Like Stuart and Jade, we’d all like to enjoy a nice long retirement and spend our last dollar the day we die. The problem is, none of us can predict when we’ll take our last breath or when we’ll run out of money. The best we can do is an analysis using reasonable assumptions for life expectancies and draw-down rates. “Helping couples see that their investment capital can provide all the money they’ll need for a comfortable retirement is an empowering thing,” says Jason Heath, a fee-for-service planner in Toronto.
As you might have guessed, our experts say the Jeffersons have little to be concerned about. “Their assets will easily last them a lifetime,” says Diane Dekanic, a certified financial planner in Calgary. Still, they need to pay attention to the following details to make sure they never run out.
Run the numbers. Based on their spending plan, even if the Jeffersons only get a 4% net annual rate of return from their portfolio, their financial assets will last until Jade turns 85. At that time, they’ll still own their home and lake lot. “Earning a higher rate of return would give them a buffer in later life should the need arise, but it’s not necessary,” says certified financial planner Marc Lamontagne. “Remember, retirees in their 80s spend less than in their 60s and 70s so the Jeffersons should be fine.” In fact, when Jason Heath ran the numbers with an annual average rate of return of 5%—just one percentage point higher than Lamontagne’s conservative 4% rate—he found that the couple will never run out of money, even if they choose to spend more than $72,000 a year. “Jade and Stuart should be able to draw down as much as $110,000 from their portfolio annually until it reaches zero—which won’t happen until Jade turns 90 if the markets perform well,” says Heath. “And they’d still have the equity in their home and lake lot.”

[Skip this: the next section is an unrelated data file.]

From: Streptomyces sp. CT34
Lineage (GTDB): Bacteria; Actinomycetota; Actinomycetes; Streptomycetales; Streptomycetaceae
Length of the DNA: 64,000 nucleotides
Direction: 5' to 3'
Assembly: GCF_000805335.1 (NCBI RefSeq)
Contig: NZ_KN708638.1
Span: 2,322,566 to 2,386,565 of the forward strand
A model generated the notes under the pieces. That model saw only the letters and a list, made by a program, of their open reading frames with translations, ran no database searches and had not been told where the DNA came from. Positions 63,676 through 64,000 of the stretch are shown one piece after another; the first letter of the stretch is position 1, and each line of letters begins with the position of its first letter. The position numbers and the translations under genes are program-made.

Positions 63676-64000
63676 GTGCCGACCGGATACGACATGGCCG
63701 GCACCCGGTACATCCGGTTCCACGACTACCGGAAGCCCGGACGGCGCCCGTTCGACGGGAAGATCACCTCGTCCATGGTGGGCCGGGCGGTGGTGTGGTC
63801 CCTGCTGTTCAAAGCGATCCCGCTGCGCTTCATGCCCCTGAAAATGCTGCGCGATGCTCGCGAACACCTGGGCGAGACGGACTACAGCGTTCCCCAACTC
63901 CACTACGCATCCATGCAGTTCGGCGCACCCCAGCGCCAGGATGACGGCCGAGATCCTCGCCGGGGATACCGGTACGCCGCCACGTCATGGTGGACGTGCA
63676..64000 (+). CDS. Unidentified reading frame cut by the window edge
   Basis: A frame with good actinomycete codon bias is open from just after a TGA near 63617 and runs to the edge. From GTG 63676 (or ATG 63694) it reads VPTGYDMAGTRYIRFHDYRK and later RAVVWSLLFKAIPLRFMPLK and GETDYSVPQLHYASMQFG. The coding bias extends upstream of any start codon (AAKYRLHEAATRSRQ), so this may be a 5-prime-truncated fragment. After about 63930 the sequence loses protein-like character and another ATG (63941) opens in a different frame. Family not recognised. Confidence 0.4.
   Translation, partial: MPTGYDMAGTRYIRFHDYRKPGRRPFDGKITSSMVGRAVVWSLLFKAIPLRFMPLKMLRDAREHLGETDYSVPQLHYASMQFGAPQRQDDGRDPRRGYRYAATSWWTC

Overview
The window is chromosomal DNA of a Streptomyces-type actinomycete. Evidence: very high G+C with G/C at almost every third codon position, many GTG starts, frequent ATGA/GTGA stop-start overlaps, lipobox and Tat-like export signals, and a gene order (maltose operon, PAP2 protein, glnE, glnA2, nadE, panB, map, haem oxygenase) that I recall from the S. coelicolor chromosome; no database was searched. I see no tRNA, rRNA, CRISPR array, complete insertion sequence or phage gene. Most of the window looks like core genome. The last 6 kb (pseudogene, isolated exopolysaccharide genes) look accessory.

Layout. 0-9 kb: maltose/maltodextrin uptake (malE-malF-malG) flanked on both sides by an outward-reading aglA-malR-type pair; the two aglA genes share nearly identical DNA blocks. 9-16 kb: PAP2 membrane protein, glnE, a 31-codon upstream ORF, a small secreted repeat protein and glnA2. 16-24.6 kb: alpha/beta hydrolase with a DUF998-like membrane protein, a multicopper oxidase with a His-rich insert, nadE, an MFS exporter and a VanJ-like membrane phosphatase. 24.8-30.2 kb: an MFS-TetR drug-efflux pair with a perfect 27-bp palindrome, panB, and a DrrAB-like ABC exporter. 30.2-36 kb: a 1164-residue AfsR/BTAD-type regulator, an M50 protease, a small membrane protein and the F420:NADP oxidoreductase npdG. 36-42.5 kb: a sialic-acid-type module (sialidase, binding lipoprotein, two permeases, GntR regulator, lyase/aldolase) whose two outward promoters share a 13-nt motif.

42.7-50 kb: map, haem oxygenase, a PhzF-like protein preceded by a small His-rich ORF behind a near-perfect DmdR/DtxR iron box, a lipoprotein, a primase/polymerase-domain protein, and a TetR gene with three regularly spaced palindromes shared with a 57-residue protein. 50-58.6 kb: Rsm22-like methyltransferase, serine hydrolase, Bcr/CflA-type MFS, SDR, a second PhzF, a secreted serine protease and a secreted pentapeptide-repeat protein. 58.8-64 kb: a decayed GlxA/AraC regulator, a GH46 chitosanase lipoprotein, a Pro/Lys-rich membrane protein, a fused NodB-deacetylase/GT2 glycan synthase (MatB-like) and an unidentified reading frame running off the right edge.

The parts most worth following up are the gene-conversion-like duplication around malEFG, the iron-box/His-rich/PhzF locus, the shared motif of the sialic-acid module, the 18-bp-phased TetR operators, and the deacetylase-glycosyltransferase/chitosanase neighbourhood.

Keep the asset mix they have. All the experts like the Jeffersons’ asset mix. They point out that it’s more growth oriented than a traditional retiree portfolio, but Lamontagne stresses that these days, holding a larger percentage in bonds will result in a lower rate of return overall. The couple also has up to 40 years to wait out the ups and downs of the stock market. “It’s good for them to keep $200,000 in cash,” says Lamontagne. “It will pay for three years of expenses in case the markets are down for a prolonged time period. That way, they are never forced to sell any investment at a loss.”
Manage their RRSPs wisely. The Jeffersons should withdraw some of their RRSP money early—starting in five years when both Stuart and Jade are no longer working. “They’ll be able to withdraw money at the 20% tax bracket or less if they plan it right,” says Dekanic. She goes on to explain that any time the couple is in a low tax bracket, it’s a missed opportunity not to withdraw some money in those years. It’s key to look at lifetime taxes as opposed to year-over-year taxes.
In the Jeffersons’ case, Dekanic says that withdrawing about $40,000 from RRSPs over a period of 10 years before age 71 (the age at which they’ll have to convert RRSPs to RRIFs) may be a good strategy. In the meantime, Lamontagne wants Stuart to keep contributing to his RRSP over the next five years, even if he has to transfer the funds from savings. “They should also keep contributing to their Tax-Free Savings Accounts,” says Lamontagne. “All these strategies help to keep taxes low.”
Keep an eye on their investments. Even though Jade and Stuart are happy with their returns, Heath says the fees the couple is paying their adviser are relatively high. “If the adviser is also providing tax and estate planning advice then the fees may be worth it,” says Heath. “But I would encourage semi-annual reviews to make sure they stay on track. The last few years have been very good for portfolios weighed heavily towards equities but the markets may not be so kind in future years.”
Plan for longevity risk. The couple’s money will easily last until Jade turns 85. At that time, they may want to consider selling either their home or their lake lot if they’re still alive. They can also do a couple of other things to give them a buffer against longevity risk. “They may want to postpone taking CPP until age 70, giving them 42% more compared to what they would get at age 65,” says Lamontagne. “Postponing OAS as well would give them 36% more.” But whatever they chose to do in this case, the Jeffersons will be just fine.
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Julie Cazzin is an award-winning business journalist and personal finance writer based in Toronto.